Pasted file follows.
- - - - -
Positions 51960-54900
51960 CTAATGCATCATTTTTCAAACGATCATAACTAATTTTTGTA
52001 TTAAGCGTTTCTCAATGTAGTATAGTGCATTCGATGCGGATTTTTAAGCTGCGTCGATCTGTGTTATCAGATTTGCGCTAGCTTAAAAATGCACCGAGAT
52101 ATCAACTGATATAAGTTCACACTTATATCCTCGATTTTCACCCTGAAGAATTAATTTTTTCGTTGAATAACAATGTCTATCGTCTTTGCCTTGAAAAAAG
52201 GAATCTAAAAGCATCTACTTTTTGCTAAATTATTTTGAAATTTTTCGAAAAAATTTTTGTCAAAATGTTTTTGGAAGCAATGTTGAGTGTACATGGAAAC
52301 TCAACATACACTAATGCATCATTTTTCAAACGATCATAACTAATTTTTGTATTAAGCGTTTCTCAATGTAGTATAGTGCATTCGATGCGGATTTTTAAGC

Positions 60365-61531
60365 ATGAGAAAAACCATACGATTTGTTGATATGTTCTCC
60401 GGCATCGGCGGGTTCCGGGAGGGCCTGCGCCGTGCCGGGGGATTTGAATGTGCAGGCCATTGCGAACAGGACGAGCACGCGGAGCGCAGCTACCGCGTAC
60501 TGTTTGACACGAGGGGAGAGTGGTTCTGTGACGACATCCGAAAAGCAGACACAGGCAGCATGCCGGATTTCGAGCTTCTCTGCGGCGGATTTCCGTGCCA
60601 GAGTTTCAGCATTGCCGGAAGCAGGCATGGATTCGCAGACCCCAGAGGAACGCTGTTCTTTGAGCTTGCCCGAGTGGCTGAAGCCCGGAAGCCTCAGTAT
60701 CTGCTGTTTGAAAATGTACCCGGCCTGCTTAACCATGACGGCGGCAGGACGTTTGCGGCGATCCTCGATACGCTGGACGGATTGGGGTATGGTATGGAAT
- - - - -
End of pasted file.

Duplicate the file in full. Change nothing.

Positions 51960-54900
51960 CTAATGCATCATTTTTCAAACGATCATAACTAATTTTTGTA
52001 TTAAGCGTTTCTCAATGTAGTATAGTGCATTCGATGCGGATTTTTAAGCTGCGTCGATCTGTGTTATCAGATTTGCGCTAGCTTAAAAATGCACCGAGAT
52101 ATCAACTGATATAAGTTCACACTTATATCCTCGATTTTCACCCTGAAGAATTAATTTTTTCGTTGAATAACAATGTCTATCGTCTTTGCCTTGAAAAAAG
52201 GAATCTAAAAGCATCTACTTTTTGCTAAATTATTTTGAAATTTTTCGAAAAAATTTTTGTCAAAATGTTTTTGGAAGCAATGTTGAGTGTACATGGAAAC
52301 TCAACATACACTAATGCATCATTTTTCAAACGATCATAACTAATTTTTGTATTAAGCGTTTCTCAATGTAGTATAGTGCATTCGATGCGGATTTTTAAGC

Positions 60365-61531
60365 ATGAGAAAAACCATACGATTTGTTGATATGTTCTCC
60401 GGCATCGGCGGGTTCCGGGAGGGCCTGCGCCGTGCCGGGGGATTTGAATGTGCAGGCCATTGCGAACAGGACGAGCACGCGGAGCGCAGCTACCGCGTAC
60501 TGTTTGACACGAGGGGAGAGTGGTTCTGTGACGACATCCGAAAAGCAGACACAGGCAGCATGCCGGATTTCGAGCTTCTCTGCGGCGGATTTCCGTGCCA
60601 GAGTTTCAGCATTGCCGGAAGCAGGCATGGATTCGCAGACCCCAGAGGAACGCTGTTCTTTGAGCTTGCCCGAGTGGCTGAAGCCCGGAAGCCTCAGTAT
60701 CTGCTGTTTGAAAATGTACCCGGCCTGCTTAACCATGACGGCGGCAGGACGTTTGCGGCGATCCTCGATACGCTGGACGGATTGGGGTATGGTATGGAAT